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Birth of the first
fair trade gold standards

Initial work on developing international standards to apply the principles of fair trade to the gold trade began in 2005, at the initiative of the Alliance for Responsible Mining (ARM).

Starting with the original work performed by the ARM, the application of fair trade conventions and standards to the mining industry has always sought to establish a specific operating framework for artisanal miners, their families and their organisations, to enable them to:

  • escape the vicious circle of a subsistence economy and gain access to education, medical care and acceptable human development;
  • enjoy better trade conditions through a more equitable distribution of the value of the end product (e.g. a gold ring), and this for the small producers and mineworkers, and the rest of the intermediaries along the services and supply chain, all the way from the mine through sale to the end consumer;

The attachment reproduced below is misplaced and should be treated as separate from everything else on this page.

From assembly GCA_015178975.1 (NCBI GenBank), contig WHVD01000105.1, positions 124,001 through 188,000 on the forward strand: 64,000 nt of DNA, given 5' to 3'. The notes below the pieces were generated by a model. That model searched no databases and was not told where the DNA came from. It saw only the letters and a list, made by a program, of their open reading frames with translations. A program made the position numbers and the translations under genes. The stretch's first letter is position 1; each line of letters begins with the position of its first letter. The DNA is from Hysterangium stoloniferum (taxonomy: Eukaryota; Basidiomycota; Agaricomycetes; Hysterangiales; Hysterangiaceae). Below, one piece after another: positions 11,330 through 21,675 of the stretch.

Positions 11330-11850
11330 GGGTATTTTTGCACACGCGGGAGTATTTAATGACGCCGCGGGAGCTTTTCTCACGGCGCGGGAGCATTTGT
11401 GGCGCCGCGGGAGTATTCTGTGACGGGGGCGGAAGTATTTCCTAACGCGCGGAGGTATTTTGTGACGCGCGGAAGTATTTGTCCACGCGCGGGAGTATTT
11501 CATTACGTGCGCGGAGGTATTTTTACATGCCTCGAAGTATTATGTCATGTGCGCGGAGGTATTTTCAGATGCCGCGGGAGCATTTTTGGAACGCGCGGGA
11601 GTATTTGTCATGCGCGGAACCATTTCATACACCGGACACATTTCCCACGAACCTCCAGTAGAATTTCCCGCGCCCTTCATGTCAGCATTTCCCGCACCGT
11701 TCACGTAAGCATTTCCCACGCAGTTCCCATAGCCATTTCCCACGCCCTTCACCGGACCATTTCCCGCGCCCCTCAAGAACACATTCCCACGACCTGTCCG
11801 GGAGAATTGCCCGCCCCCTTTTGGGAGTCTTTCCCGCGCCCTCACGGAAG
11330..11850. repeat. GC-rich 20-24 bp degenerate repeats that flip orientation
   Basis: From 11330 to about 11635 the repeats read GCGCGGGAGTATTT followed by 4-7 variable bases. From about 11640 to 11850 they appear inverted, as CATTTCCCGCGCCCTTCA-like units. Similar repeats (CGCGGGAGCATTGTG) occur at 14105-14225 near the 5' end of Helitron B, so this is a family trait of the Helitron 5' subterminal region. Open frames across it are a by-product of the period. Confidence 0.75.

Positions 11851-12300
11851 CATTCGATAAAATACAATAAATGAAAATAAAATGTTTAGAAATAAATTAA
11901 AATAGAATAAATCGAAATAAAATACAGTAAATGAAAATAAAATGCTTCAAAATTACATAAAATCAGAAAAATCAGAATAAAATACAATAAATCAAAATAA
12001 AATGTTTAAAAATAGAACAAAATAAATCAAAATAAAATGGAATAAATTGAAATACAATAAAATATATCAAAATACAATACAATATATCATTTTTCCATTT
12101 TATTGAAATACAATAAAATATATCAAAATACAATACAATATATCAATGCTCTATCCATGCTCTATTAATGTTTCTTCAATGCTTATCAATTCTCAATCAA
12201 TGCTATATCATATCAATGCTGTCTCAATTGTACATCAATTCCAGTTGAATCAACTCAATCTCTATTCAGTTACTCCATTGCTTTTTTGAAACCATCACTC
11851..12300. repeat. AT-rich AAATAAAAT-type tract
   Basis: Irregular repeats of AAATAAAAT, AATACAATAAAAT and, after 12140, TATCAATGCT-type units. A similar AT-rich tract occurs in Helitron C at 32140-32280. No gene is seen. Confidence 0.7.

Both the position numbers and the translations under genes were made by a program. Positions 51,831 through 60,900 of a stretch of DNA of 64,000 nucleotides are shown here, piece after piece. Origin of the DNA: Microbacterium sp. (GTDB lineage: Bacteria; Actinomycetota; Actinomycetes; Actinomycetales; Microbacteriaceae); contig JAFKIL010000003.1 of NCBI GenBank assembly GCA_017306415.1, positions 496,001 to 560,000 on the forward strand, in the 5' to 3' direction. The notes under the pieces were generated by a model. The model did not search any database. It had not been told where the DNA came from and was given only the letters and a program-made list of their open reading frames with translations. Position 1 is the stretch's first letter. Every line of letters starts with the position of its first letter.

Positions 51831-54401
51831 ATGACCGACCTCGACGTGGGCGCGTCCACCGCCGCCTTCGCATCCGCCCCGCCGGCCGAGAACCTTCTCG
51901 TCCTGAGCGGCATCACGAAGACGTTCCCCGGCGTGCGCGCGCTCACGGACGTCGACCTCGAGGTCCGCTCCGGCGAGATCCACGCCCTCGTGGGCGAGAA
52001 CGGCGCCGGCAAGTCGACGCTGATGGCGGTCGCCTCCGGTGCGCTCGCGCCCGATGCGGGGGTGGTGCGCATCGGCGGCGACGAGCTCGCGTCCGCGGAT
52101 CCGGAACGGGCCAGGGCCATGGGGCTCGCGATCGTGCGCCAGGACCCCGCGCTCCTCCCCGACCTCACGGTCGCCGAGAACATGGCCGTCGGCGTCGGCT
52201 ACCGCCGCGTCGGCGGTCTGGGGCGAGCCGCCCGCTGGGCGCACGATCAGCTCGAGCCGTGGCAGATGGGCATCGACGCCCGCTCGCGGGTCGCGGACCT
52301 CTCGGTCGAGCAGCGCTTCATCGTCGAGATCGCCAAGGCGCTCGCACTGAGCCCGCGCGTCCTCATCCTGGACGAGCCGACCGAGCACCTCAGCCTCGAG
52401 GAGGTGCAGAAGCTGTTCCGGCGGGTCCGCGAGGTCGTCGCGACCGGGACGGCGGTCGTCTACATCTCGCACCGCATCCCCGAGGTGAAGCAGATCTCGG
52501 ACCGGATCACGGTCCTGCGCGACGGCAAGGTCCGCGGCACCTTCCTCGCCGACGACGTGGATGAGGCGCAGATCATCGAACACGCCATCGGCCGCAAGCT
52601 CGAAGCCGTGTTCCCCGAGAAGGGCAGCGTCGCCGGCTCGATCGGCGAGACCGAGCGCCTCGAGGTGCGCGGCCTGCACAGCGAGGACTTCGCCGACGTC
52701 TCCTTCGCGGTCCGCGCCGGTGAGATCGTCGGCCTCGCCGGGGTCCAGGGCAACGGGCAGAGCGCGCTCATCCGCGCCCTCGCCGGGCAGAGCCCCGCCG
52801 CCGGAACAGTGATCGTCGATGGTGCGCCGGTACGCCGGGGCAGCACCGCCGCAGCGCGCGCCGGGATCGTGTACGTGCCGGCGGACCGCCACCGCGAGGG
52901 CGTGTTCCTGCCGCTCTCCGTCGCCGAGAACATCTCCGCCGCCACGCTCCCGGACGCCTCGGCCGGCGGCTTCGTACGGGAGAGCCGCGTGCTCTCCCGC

• more easily reach the market and strengthen their position in the supply chain through more powerful associations, more direct sales relationships, information, alliances with other small producers, etc.;
  • improve social, labour and environmental conditions, in the mining communities, in order to obtain a better quality of life.

ARM accordingly established a technical committee responsible for drafting the "Standard Zero" for fair trade gold, based on the fair trade standards developed by FLO. Since 2006 these standards have been the subject of numerous public discussions, culminating in the birth of the Fairtrade & Fairmined label for fair trade gold in March 2010.